• So, open or other kinds of plural relationships can be great, but I would caution you that dating isn’t necessarily the best way to experience your queerness. Only you can determine that, obviously, but you’ve said that when you tried it before, it only added to your anxiety. Plural relationships are a solution for people who aren’t monogamous, not for people who aren’t monosexual. If you genuinely want to pursue that, there may be some ways that you can help each other make that more positive for you, but you may benefit more from making some new friends who are also queer and seeing if that improves your experience. Having sex with ladies is fun, but plural relationships aren’t always accepted by people and you might, if you find yourself in something really important to you, it might make you feel equally bad if you feel you can’t be open about all of your relationships.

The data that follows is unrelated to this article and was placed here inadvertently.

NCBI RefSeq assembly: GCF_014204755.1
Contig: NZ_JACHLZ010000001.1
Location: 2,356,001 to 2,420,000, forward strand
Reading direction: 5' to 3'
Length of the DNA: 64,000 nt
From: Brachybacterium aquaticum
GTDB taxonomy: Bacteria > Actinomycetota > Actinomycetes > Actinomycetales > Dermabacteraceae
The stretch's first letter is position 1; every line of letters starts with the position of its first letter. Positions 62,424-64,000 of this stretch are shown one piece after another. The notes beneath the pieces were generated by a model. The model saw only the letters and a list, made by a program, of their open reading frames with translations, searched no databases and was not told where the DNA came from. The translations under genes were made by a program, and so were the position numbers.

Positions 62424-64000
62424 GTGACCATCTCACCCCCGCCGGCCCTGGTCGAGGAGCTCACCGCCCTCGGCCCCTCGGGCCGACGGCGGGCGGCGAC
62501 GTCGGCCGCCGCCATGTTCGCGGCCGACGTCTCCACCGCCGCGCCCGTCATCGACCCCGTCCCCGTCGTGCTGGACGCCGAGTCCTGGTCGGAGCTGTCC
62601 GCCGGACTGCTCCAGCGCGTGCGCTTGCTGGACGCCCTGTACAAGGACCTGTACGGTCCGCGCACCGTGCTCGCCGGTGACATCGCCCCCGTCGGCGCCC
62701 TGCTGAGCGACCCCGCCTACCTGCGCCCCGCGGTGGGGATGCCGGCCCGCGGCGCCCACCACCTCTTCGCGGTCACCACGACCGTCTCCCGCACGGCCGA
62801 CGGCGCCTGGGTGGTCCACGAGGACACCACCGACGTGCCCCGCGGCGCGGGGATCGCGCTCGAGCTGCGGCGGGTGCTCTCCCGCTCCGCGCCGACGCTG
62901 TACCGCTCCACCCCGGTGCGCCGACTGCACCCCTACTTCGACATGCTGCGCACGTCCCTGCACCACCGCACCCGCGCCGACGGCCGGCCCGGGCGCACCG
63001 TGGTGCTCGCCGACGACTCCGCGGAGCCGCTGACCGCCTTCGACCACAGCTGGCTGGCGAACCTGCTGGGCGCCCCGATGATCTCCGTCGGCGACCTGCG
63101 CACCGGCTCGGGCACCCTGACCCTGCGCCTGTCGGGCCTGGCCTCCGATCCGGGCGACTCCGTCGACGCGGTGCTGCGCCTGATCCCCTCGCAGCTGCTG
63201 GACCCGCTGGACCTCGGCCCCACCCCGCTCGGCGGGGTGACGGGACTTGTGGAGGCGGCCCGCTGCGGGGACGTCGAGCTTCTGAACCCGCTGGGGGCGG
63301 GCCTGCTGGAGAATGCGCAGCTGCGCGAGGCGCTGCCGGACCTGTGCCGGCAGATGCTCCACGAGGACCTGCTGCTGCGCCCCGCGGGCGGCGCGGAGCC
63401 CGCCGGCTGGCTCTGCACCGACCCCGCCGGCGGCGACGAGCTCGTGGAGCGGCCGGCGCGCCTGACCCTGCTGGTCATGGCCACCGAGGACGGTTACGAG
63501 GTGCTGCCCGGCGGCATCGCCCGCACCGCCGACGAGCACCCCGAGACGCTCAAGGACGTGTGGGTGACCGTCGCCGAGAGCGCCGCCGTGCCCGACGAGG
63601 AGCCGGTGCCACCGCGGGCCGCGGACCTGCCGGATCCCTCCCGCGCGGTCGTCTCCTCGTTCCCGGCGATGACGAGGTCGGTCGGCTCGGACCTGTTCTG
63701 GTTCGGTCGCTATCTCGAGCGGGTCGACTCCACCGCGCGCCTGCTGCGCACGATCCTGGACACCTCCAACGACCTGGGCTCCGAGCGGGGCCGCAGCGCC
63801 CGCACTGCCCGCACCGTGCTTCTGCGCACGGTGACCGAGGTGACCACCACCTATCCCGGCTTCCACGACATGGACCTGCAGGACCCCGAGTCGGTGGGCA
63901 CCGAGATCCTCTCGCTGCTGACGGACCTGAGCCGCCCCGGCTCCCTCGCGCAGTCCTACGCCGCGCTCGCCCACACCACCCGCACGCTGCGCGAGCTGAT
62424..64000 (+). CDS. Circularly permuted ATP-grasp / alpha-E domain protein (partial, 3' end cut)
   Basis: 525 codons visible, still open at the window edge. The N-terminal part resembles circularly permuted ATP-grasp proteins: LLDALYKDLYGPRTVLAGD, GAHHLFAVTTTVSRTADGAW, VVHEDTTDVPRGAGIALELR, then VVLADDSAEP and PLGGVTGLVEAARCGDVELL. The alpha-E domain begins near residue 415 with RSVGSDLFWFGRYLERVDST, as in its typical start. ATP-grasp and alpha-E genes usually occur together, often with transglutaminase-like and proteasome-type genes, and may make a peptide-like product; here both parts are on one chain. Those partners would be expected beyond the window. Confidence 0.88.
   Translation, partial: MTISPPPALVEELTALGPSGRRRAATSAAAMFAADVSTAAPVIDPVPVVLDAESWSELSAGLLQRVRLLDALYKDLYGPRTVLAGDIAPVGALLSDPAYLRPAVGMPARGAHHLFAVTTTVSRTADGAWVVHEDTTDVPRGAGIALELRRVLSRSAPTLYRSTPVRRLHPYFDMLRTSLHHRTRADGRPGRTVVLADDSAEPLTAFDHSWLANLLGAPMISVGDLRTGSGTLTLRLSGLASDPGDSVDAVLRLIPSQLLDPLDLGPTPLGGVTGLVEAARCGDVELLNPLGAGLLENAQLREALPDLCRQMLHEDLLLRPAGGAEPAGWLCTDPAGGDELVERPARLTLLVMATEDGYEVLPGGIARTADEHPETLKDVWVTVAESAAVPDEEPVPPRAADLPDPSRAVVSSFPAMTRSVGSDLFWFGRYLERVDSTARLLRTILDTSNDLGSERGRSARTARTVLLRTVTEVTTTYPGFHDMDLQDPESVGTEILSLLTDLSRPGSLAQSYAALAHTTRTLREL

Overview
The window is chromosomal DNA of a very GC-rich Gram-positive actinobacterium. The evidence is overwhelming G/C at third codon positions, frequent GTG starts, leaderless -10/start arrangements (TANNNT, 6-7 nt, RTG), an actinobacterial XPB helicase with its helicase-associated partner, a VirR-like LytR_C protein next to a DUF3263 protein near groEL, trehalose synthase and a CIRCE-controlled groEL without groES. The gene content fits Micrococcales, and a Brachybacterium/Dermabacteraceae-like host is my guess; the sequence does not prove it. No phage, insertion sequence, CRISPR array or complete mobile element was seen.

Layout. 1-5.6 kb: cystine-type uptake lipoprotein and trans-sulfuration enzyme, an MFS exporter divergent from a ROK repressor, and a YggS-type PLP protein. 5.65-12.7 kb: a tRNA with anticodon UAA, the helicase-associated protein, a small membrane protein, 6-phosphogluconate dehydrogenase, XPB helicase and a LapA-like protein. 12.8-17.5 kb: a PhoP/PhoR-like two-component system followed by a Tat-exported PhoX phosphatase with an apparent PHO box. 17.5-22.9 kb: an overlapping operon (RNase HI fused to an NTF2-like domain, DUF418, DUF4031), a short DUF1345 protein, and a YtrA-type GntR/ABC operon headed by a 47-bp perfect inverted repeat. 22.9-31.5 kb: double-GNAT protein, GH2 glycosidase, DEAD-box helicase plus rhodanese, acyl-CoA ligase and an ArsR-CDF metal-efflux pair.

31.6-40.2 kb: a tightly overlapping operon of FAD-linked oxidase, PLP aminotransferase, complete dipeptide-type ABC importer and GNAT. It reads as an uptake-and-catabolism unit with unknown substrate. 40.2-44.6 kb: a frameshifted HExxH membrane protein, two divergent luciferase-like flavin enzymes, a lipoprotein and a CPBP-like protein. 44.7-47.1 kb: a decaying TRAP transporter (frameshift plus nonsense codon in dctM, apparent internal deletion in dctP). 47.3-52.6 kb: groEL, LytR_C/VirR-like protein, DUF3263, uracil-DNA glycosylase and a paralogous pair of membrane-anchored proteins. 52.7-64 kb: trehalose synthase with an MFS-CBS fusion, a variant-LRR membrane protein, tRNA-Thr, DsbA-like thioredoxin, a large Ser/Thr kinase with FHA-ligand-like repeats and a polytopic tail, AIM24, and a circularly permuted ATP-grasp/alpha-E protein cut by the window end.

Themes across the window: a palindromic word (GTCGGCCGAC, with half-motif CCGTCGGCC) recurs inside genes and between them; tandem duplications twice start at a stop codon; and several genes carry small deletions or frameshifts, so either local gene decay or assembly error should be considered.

I think part of the problem that a lot of us in this thread have experienced is that bisexuals are commonly excluded from queer spaces unless we’re /properly/ performing queer rather than living the lives we want to live.

      I’m really fortunate that I’ve found a bunch of new friends who are bi and several are poly and we’re all very open about our experiences and troubles. It’s been really helpful for me. I still get to be exactly who I am and I get to be my kind of queer. That’s what really matters, feeling comfortable in your skin and respected and valued in your relationships. We’re not just queer when we’re eating muff. We’re queer regardless of our sexual activities. Having the people we love most acknowledge that and treat it as present and an indelible part of us instead of something that might be relevant if our situations changed is what provides that feeling of being valued and allows us to feel like we’re living the identities we hold.